With diminishing enterprise boundaries and users accessing corporate resources remotely, the number of cyber threats is rising rapidly. Approximately 34% of breaches occur due to insider threat actors.
Today’s complex infrastructure cannot rely on traditional security architecture as it does not have a single defined perimeter due to remote access from users, use of cloud services, and emergence of edge computing. That is why most of the breaches occur due to lack of control mechanisms or visibility, with unhindered lateral movement of malware in the network.
Enterprises are adopting zero trust security through different initiatives to enhance their security posture. Several leading vendors offer products or services, which can secure, restrict, or control access, based on the zero trust model. But, are these solutions empowering enterprises with a holistic approach to security?
Confusions around zero trust
After the inception of the concept of zero trust security, multiple vendors came up with solutions and methodologies using their integrated product suites, offering zero trust security. Their approach is mostly around the product suites, and what they offer, and does not provide a holistic view to improve security posture, or cater to the enterprise requirements.
Most of the times, these products do not focus on an integrated approach or co-existence of ecosystem security controls, neither orchestration of data to influence or control access for a user.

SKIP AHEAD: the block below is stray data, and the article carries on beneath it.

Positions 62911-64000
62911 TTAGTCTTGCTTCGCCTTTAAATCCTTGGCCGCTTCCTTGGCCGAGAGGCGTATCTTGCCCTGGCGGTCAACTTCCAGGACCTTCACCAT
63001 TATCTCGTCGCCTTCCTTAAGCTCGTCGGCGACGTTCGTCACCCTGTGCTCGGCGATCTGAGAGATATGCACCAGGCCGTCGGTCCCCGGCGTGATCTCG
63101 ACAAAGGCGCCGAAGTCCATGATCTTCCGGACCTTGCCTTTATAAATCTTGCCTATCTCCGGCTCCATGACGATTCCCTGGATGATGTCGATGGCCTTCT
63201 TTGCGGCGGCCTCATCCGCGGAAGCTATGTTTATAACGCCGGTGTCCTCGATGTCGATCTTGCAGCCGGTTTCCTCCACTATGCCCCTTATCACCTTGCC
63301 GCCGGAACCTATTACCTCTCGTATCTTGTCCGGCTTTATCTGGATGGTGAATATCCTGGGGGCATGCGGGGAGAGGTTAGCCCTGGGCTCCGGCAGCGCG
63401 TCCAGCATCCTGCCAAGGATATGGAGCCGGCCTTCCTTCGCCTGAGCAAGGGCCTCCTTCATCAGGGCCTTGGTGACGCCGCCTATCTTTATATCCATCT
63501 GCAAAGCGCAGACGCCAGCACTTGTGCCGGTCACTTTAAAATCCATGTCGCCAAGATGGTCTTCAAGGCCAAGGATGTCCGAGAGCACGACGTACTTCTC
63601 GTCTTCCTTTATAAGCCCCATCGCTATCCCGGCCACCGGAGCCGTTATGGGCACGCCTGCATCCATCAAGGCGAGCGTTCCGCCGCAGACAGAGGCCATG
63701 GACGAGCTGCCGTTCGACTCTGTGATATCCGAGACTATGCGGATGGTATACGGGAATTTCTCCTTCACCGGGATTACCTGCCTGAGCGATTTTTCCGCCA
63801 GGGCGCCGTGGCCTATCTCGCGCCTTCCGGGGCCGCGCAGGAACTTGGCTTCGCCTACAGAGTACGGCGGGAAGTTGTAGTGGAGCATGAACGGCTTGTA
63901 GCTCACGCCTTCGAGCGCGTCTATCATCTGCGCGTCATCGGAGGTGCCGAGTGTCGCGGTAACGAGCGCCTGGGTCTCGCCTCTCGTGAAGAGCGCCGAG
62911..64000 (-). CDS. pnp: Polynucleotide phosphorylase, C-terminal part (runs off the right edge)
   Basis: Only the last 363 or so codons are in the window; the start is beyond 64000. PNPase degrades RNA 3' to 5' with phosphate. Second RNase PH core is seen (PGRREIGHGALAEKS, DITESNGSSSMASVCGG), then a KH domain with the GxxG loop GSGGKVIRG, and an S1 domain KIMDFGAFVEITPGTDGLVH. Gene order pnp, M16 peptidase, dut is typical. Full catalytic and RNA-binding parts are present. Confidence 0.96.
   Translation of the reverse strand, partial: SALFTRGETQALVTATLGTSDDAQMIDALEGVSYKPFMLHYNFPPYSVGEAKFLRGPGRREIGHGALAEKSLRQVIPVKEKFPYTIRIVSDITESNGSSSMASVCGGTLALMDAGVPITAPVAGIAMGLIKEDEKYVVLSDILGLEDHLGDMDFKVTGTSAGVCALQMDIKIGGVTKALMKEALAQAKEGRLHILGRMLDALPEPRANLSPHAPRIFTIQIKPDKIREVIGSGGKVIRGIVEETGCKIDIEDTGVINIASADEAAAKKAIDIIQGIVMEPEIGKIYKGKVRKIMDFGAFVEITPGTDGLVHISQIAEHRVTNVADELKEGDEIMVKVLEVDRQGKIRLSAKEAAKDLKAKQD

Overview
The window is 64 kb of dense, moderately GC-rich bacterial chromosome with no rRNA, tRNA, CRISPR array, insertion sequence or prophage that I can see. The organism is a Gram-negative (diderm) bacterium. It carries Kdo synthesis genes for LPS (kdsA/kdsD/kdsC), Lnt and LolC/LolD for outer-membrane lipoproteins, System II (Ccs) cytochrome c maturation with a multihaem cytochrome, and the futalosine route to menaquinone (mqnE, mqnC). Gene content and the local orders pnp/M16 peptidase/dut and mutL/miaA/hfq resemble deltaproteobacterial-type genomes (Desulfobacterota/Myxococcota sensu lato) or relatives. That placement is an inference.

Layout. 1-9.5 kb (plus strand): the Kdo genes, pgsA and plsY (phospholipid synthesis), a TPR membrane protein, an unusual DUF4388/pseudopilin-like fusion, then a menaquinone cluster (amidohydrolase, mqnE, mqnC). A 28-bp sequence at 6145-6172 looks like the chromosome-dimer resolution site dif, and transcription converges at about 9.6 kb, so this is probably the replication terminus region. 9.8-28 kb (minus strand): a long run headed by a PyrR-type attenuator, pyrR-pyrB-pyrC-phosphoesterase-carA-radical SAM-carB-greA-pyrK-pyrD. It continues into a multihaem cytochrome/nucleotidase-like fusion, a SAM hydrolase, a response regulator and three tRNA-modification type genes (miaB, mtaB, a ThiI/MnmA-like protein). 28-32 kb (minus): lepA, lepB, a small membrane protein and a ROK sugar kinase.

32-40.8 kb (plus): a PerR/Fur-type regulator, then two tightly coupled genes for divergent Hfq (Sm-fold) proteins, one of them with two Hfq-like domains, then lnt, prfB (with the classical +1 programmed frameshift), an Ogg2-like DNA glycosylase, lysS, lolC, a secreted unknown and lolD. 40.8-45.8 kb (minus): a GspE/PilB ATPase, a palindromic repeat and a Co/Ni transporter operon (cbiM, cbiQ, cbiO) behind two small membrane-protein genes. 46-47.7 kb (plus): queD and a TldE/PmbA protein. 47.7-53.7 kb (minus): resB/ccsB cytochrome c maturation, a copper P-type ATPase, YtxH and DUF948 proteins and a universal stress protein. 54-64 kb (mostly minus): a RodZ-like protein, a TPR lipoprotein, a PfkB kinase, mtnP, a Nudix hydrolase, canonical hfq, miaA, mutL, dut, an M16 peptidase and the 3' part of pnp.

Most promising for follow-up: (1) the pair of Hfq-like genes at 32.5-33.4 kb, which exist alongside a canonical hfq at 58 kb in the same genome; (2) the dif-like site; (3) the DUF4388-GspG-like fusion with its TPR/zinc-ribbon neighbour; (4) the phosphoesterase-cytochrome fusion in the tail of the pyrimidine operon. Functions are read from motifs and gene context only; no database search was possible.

This often creates confusion for people responsible for the security wellbeing of the enterprise, while strategizing zero trust security and choosing the correct set of tools.
Zero trust is an approach that cannot be achieved using a single solution, tool, or product. It is rather a methodology, usually designed based on enterprise needs, and always contextualized and fine-tuned based on the business priorities of an enterprise.
Zero trust is all about access to data
Zero Trust, first coined by Forrester more than a decade ago, has gained more acceptance now.
The zero trust extended ecosystem talks about data, network, people, workloads, and devices, along with analytics and automation, to provide visibility and access based on trust-but-verify approach. These five core elements contribute toward the build of a zero trust model and should be used to measure the maturity of an enterprise’s ability to secure its environment.
The zero trust security model allows establishing gateways or interception points in the network or data flow path, to gain complete visibility and thereby enforcing controls. The ultimate goal is protection of data or sensitive information while providing access to users, based on the need in that particular context. Figure 1 shows indicative zero trust security use cases across various elements of zero trust.